BY CHRISTOPHER MARLOWE.
[CARISTOPHER Marlowe, English dramatist and predecessor of Shakespeare, was the son of a shoemaker of Canterbury, where he was born 1563 or 1564. Having completed his studies in Cambridge, he settled in London and attached himself as dramatist to the “Lord Admiral's Company." Of his subsequent career there is no definite information, but he is said to have led a dissipated life, and was killed by a serving man in a tavern brawl at Deptford (May, 1593). His principal dramatic works are: “Tamburlaine,” “Dr. Faustus," “ The Jew of Malta,” and “Edward II.” There are indications that he assisted in writing some of the earlier Shakespearian plays, particularly “Henry VI." Included in his poetical works are the unfinished “Hero and Leander” (completed by George Chapman), and the popular ditty, “Come, live with me and be my love," frequently quoted and imitated by later writers. ]
Scene: Faustus discovered in his Study. Faustus - Now, Faustus, must thou needs be damned:
And canst thou not be saved ?
What boots it, then, to think of God or heaven?
Enter Good Angel and Evil Angel. Good Angel —
Sweet Faustus, leave that execrable art. Faustus —
Contrition, prayer, repentance — what of them ? Good Angel —
0, they are means to bring thee unto heaven! Evil Angel –
Rather illusions, fruits of lunacy,
That make men foolish that do trust them most.
Sweet Faustus, think of heaven and heavenly things.
[Exeunt Angels. Faustus
Now tell me what sayeth Lucifer, thy lord ? Mephistophilis
That I shall wait on Faustus whilst he lives,
So he will buy my service with his soul. Faustus
Already Faustus hath hazarded that or thee.
But, Faustus, thou must bequeath it solemnly,
If thou deny it, I will back to hell.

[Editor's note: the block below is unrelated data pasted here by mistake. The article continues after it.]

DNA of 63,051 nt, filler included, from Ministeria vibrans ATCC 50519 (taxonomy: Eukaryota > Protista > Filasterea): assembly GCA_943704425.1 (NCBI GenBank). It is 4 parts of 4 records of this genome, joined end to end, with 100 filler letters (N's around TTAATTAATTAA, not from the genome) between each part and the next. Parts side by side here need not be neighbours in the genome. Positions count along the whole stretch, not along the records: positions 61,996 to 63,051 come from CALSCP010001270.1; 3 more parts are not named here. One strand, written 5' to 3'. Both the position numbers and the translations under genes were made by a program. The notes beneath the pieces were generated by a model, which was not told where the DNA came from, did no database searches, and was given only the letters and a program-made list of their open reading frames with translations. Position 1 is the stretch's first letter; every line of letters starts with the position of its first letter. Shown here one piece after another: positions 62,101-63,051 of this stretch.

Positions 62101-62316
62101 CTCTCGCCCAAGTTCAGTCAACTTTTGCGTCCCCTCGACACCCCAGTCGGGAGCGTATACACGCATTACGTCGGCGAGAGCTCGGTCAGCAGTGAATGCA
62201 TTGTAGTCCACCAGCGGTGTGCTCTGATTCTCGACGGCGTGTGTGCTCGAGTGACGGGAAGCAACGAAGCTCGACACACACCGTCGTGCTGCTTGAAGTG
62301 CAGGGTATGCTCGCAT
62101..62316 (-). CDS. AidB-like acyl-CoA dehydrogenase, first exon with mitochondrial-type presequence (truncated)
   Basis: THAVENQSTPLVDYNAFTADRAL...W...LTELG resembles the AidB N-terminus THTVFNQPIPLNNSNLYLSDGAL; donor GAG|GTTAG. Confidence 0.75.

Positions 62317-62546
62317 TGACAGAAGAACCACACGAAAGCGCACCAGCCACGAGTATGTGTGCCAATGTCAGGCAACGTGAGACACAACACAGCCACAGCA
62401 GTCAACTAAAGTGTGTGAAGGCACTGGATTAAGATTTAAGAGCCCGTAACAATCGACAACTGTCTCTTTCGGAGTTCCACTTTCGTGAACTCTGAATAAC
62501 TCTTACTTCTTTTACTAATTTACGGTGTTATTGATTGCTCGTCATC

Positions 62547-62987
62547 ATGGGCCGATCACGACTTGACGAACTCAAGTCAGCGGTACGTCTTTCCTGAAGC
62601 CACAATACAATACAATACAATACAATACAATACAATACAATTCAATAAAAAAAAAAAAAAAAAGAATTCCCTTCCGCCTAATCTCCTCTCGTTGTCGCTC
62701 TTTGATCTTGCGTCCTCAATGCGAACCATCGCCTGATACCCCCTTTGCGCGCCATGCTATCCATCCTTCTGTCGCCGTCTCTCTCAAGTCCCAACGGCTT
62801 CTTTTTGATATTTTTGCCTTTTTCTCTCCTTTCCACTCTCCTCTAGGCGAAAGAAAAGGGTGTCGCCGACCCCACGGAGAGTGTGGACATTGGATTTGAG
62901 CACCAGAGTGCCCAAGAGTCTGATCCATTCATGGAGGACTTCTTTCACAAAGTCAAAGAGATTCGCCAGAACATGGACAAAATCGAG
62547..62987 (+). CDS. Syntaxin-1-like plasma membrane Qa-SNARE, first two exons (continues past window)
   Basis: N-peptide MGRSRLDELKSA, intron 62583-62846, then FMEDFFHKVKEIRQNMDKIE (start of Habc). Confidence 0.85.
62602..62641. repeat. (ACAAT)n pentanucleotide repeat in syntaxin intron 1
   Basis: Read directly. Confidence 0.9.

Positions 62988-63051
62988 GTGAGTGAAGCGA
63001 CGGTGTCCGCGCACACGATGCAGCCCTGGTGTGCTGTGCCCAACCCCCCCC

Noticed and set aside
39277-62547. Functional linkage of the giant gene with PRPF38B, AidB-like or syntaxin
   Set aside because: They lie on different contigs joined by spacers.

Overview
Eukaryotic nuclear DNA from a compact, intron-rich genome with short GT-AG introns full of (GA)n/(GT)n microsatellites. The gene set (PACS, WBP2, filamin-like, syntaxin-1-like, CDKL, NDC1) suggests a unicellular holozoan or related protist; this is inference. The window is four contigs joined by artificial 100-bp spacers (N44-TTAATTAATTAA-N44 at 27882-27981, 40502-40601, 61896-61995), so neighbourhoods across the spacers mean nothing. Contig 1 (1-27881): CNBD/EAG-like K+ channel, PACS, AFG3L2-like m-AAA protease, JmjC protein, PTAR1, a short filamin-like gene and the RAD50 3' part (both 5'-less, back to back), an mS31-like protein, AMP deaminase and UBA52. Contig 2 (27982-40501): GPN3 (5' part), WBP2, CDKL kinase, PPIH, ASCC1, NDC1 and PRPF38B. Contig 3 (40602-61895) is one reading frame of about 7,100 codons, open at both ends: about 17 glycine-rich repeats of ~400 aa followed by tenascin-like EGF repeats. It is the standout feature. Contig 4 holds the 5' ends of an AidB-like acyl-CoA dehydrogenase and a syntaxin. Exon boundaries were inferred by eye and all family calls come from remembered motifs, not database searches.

Stay, Mephistophilis, and tell me, what good
Will my soul do thy lord ? Mephistophilis
Enlarge his kingdom. Faustus
Is that the reason why he tempts us thus ? Mephistophilis —
Solamen miseris socios habuisse doloris. Faustus
Why, have you any pain that torture others ?
As great as have the human souls of men.
And give thee more than thou hast wit to ask.
Ay, Mephistophilis, I give it thee.
Then, Faustus, stab thine arm courageously,
And then be thou as great as Lucifer.
Lo, Mephistophilis, for love of thee,
And let it be propitious for my wish.
But, Faustus, thou must
Write it in manner of a deed of gift. Faustus
Ay, so I will. [Writes.] But, Mephistophilis,
My blood congeals, and I can write no more. Mephistophilis —
I'll fetch thee fire to dissolve it straight.
What might the staying of my blood portend?
Why streams it not, that I may write afresh ?
Reënter MEPHISTOPHILIs with a chafer of coals.
Here's fire; come, Faustus, set it on.
So, now the blood begins to clear again;
0, what will not I do to obtain his soul ? [Aside. Faustus
Consummatum est, this bill is ended,
Homo fuge: yet shall not Faustus fly.
[Aside, and then exit.
I think my master means to die shortly,
Enter Faustus with two or three Scholars, and MEPHISTOPHILIS.
First Scholar - Master Doctor Faustus, since our conference about fair ladies, which was the beautifulest in all the world, we have determined with ourselves that Helen of Greece was the admirablest lady that ever lived; therefore, Master Doctor, if you will do us that favor, as to let us see that peerless dame of Greece, whom all the